Following Directions

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As I pinned the Peter Pan collar on to my project du jour in order to make sure I was happy with its size, I contemplated the order of sewing the second yoke, facing, and collar to the dress. My instincts were to sew them together as I have previously for my husband’s button down shirts: get all of the pieces on the body of the garment sewn well and then add the collar in such a way as to hide the seam. Except, when I checked the (meager, if I’m allowed to admit!) instructions that came with the dress pattern, they suggested I sew both yokes, then add the collar, then cover the collar seam with not only the front facing but also an additional facing piece at the back.

Now, as this is my first Peter Pan collar ever, my question to you is whether I should follow the pattern instructions and take advantage of the facings or follow my own path and not worry with so many facings? What method is best for this type of collar?

And, just to sate my curiosity, I’m also wondering how often you find yourself breaking away from following directions when it comes to sewing instructions?

21 thoughts on “Following Directions

  1. Usually if I break away from the instructions, it’s by accident. I just keep going without really realizing it and all of a sudden I’m three steps ahead but in a different order. It generally works out though. I’m excited to see the finished shirt – I really like the polka dots!

  2. Love that fabric! I don’t do traditional yokes & collars often, so can’t help you there.

    As far as following pattern directions, I probably deviate a bit more than is practical. I like to think that I have a good reason for doing it, and occasionally that (may be) true – other times I’m just too scattered, or perhaps delusional. But that’s how happy accidents happen!

  3. Your instincts are right. I routinely change the order of instructions. Or even ignore them completely. πŸ™‚

  4. As I get more confident and learn improved ways to do the same thing, I’m constantly stepping away from the instructions and doing my own thing. I’ve been sewing a lot of Japanese patterns (in English) lately and they are very sparse on instructions. This means I glance at the instructions and diagrams at the beginning and go on my own merry way. No peter pan experience (yet), so I can’t help with your specific question. Good luck.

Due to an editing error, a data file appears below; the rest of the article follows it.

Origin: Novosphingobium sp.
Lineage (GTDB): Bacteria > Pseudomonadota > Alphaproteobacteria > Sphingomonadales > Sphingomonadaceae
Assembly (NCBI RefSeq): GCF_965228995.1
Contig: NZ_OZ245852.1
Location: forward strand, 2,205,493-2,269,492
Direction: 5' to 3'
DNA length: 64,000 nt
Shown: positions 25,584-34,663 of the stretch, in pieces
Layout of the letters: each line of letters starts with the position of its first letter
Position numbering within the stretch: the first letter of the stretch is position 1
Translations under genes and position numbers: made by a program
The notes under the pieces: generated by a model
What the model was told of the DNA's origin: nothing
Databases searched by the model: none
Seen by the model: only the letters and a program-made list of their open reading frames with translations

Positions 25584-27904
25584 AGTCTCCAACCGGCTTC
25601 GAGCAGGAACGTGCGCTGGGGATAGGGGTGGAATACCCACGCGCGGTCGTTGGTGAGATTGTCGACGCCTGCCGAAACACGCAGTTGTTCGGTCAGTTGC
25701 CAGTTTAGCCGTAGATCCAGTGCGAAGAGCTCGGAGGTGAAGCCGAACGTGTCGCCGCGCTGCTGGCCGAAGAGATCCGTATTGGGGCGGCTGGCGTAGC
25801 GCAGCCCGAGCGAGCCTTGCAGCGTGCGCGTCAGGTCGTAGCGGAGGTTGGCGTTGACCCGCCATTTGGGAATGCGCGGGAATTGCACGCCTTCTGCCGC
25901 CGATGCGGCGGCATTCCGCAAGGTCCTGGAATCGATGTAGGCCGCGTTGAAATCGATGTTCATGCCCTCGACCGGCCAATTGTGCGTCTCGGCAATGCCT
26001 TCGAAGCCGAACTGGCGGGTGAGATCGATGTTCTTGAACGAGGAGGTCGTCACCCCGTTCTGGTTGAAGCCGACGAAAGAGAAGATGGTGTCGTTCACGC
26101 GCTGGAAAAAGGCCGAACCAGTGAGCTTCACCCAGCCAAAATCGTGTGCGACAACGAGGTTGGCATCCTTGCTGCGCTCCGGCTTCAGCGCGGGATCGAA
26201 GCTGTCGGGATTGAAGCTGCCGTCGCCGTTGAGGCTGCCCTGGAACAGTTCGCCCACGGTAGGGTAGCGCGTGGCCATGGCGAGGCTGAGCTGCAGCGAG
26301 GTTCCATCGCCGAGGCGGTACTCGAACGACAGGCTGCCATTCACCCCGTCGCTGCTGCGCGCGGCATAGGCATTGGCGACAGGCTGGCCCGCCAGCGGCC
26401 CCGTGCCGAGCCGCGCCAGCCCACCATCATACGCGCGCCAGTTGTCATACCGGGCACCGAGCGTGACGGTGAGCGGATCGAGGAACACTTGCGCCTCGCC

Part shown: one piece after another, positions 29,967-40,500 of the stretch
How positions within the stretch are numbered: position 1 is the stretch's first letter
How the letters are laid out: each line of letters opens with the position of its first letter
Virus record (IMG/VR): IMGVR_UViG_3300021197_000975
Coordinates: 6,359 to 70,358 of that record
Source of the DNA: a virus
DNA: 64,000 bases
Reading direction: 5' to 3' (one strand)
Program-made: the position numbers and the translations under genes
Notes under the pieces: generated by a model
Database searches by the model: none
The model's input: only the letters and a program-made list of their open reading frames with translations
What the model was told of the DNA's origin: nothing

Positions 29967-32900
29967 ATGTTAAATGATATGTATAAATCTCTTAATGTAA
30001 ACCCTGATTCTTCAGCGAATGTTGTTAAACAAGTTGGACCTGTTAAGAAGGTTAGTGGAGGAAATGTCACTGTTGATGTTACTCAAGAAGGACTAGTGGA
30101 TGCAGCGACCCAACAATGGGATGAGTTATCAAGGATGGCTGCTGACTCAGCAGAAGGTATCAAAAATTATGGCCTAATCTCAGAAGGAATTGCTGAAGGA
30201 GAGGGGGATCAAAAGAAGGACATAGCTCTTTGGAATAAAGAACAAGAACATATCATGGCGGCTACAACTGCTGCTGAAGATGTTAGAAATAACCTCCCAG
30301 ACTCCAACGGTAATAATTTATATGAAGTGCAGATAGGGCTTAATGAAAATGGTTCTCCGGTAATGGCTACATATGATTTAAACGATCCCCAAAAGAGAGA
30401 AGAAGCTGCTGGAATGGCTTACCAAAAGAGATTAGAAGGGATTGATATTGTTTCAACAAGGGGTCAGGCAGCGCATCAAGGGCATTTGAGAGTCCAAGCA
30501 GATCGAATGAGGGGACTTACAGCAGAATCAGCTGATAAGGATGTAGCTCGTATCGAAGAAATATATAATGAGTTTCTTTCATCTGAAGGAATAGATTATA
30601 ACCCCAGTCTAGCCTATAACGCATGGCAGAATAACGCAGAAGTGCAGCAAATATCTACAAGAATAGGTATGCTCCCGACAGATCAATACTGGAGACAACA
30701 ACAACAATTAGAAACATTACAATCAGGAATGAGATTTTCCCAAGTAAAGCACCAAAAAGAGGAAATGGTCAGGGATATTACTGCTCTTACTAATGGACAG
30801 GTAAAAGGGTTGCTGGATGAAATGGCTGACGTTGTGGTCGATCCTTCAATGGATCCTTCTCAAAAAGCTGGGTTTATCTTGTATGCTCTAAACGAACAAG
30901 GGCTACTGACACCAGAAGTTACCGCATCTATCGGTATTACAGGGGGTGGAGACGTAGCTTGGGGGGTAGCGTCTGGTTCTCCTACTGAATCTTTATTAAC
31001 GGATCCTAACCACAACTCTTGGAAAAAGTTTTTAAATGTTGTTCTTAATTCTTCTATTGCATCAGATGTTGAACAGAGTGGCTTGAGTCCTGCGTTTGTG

5. I’ve made a few blouses with Peter Pan collars, both with and without facings and my advice would be leave the facings off. Facings add so much more bulk and rarely sit flat, they’re a real pain – I hate them! I generally finish the inside of my collars with bias tape and it works a treat. Good luck, the dress looks lovely. x

  6. Lovely dress coming along and I love the fabric. “Meagre” is being *really* kind when it comes to BurdaStyle instructions – which I never ever follow. I always deviate from instructions and go to my trusty sewing books instead. Or I just follow my instincts and try something new. Trying different ways of doing things is really the only way to find out what works and what doesn’t, so I’m with everyone else…trust your instincts and do what you think is right. I suppose a ‘facing’ could also be a bias binding so you could try that as well to finish things off.

  7. I wouldn’t have thought you’d need facingas as well as a yoke! I normally read through the given instructions, then follow my own order of work. With a Peter Pan collar I usually use a binding over the seam, then from the right side, hidden by the fall of the collar, topstitch through all the layers about 2mm away from the seam. This on the blouse side, not collar side. Hope that makes sense…

  8. That’s looking super cute- love the fabric! I sometimes go rogue and follow my own judgement on particular parts of a garment. If it is something new or a different way to do something I’ll follow the instructions.

  9. I stray from the instructions ALL the TIME. I sew a lot of Burda, so it is often a necessity. But with any pattern, even if I follow the construction order, I always use the best technique that I know for a given job (ie: using interfacing when the pattern doesn’t specify, installing a zipper the way I think is better, hand sewing certain things, machine sewing others, lining differently, seam or hem finishes, etc). Pattern instructions will usually get you from fabric to garment, but it rarely will get you from fabric to the best sewn version of that garment. I guess point of view this comes with experience.

  10. This is looking great! Beautiful fabric. I’ve gotten to where I ignore the instructions and do what my experience tells me works best. As a general rule, I attach collar stands and collars before sewing the side seams. More and more, I’m sewing sleeves in flat and then sewing up the side seams as well (especially in less tailored garments).

  11. I only check the instructions if there is some funky stuff going on with the pattern. Otherwise I sew everything up in the order I feel is sensible. After all I learnt that order from other patterns πŸ™‚

  12. Love your fabric–where is it from?

    I like how the Banksia Blouse (megan nielsen) uses bias tape to finish the collar seam. I don’t like having a facing, like how it’s done in the Colette Violet Blouse

    1. I bought this Marc Jacobs polka dot embroidered silk from Mood with my Mood Sewing Network allowance. I’ll post more details about it this week, but if you want to get a jump on everyone else, it’s listed online here.

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